The Diocese of Superior’s Council of Catholic Women named Esther Sykora, member of St. Bridget in River Falls, their 2021 Pax Christi Award winner. Sykora is pictured with Bishop James P. Powers after the convention Mass at Holy Rosary Parish in Medford on Aug. 5. (Catholic Herald photo by Jenny Snarski)

Jenny Snarski
Catholic Herald Staff

Editor’s note: Six women were recognized as finalists for the Superior Diocesan Council of Catholic Women’s 2021 Pax Christi Award. Awards were presented at the SDCCW’s annual convention Aug. 5 in Medford.

The nomination essay for 2021 Pax Christi Award winner Esther Sykora reads like a litany of virtues: Not concerned about material goods; focused on others, especially the overlooked; lives a modest life with eyes set on the life to come; acts out her faith in service; diligent, modest, reliable and a quiet leader; a role model for all.

In conversation with the Catholic Herald, Sykora discounted the volume of praise, even calling herself “not overtly Catholic,” just someone who is doing the things she likes to do.

The mother of six – who converted to Catholicism when she married her husband, Pete – was raised Lutheran.
“We didn’t have saints,” she said and admitted it was an uncomfortable element of the faith as her children were growing up and attending St. Bridget’s Catholic School in River Falls.

She has grown to find comfort in the example of the lives of the saints as people who weren’t perfect but kept practicing the life of faith. What summed it best, however, was the testimony she recently heard of a Catholic sports star describing the role of faith in his upbringing.

“We just lived like Christians,” the athlete acknowledged, after sharing that while attending church and praying was present and important, it did not stand out over and above living a regular life.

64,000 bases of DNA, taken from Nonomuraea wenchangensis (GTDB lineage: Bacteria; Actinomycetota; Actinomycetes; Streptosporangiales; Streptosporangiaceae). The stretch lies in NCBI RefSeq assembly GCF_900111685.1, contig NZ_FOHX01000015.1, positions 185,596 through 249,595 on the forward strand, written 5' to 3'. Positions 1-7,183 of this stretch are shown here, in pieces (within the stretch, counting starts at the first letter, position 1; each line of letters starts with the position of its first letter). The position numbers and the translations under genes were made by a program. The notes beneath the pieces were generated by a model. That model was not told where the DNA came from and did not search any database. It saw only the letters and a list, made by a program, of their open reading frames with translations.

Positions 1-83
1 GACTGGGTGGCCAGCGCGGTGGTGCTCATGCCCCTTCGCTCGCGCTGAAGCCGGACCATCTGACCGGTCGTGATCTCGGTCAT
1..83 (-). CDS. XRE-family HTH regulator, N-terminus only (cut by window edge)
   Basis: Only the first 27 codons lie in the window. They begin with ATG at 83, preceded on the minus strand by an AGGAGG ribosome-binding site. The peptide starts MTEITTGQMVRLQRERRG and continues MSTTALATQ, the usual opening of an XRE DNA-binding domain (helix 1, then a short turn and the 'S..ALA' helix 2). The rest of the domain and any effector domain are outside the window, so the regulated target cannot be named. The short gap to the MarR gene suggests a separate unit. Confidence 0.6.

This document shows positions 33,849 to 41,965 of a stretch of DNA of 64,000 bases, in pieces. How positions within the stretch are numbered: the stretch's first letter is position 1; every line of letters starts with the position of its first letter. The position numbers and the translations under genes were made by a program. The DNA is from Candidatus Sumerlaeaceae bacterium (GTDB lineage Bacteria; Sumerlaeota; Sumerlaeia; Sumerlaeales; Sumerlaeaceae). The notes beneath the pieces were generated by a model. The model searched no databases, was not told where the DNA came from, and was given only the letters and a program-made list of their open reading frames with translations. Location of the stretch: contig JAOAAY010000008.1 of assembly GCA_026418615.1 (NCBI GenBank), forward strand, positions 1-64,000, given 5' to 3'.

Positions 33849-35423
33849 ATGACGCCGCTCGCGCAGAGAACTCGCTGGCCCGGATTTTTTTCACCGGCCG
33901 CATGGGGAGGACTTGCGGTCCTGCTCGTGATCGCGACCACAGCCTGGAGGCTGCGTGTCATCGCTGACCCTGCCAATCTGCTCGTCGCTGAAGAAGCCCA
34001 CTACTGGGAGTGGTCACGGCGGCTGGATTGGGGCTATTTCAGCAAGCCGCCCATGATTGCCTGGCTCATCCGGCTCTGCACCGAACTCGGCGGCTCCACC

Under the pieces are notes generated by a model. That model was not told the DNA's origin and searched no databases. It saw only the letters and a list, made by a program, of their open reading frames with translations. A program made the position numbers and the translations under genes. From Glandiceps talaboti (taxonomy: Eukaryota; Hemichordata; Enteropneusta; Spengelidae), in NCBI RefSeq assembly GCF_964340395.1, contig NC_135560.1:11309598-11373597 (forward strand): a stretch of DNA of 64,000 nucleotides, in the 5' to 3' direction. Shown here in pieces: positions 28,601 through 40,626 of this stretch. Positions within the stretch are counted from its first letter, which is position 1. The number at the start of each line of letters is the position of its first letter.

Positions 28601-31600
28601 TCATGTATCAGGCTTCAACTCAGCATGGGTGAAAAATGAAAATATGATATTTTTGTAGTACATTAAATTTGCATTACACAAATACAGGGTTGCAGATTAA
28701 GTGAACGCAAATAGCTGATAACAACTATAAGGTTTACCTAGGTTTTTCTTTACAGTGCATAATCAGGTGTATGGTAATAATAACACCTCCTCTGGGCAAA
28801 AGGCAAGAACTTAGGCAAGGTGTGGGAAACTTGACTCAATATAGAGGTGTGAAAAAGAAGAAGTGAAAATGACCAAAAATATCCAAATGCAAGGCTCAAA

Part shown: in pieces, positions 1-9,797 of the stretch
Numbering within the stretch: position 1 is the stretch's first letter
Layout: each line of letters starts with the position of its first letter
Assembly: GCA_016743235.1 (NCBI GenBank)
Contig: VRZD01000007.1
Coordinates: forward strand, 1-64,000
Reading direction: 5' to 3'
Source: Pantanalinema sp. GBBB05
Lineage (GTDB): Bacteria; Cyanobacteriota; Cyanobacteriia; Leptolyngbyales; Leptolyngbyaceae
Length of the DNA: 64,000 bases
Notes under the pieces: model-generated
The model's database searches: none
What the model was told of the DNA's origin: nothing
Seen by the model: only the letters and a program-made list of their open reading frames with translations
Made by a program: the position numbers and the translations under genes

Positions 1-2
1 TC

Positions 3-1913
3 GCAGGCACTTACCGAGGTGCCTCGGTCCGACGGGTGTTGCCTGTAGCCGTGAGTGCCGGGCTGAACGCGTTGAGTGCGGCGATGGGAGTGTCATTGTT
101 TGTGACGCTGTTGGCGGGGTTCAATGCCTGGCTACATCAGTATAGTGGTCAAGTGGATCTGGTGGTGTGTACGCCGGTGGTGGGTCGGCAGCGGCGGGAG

Sykora was called a “miracle baby” in her nomination, an assertion she owns up to while refocusing the attention on her parents.

Her mother was told for 14 years she would never have her own children, even undergoing a number of procedures to help offset physical challenges doctors had diagnosed.

During that time, the couple fostered numerous children, many of whom were struggling teens. They were never able to adopt any of them and later learned of the tragic endings to some of their stories.

Asked if her parents had huge hearts, Sykora chuckled and responded, “We called it being stubborn Germans.”

She described them as persistent people – “no matter what went wrong, they were going to work through it.”
Sykora’s mother, in her early 30s when Esther was born, would end up having four children in five years, all delivered by cesarean section.

When Esther was born, the doctor diagnosed her with torticollis, then called “wryneck.” Her head lay on her chest looking up over her shoulder, presumed to have been caused by the mother’s small uterus.

The pinched nerve was so severe that Esther’s parents were not given a hopeful prognosis that their miracle baby would be able to gain normal muscle movement in her neck.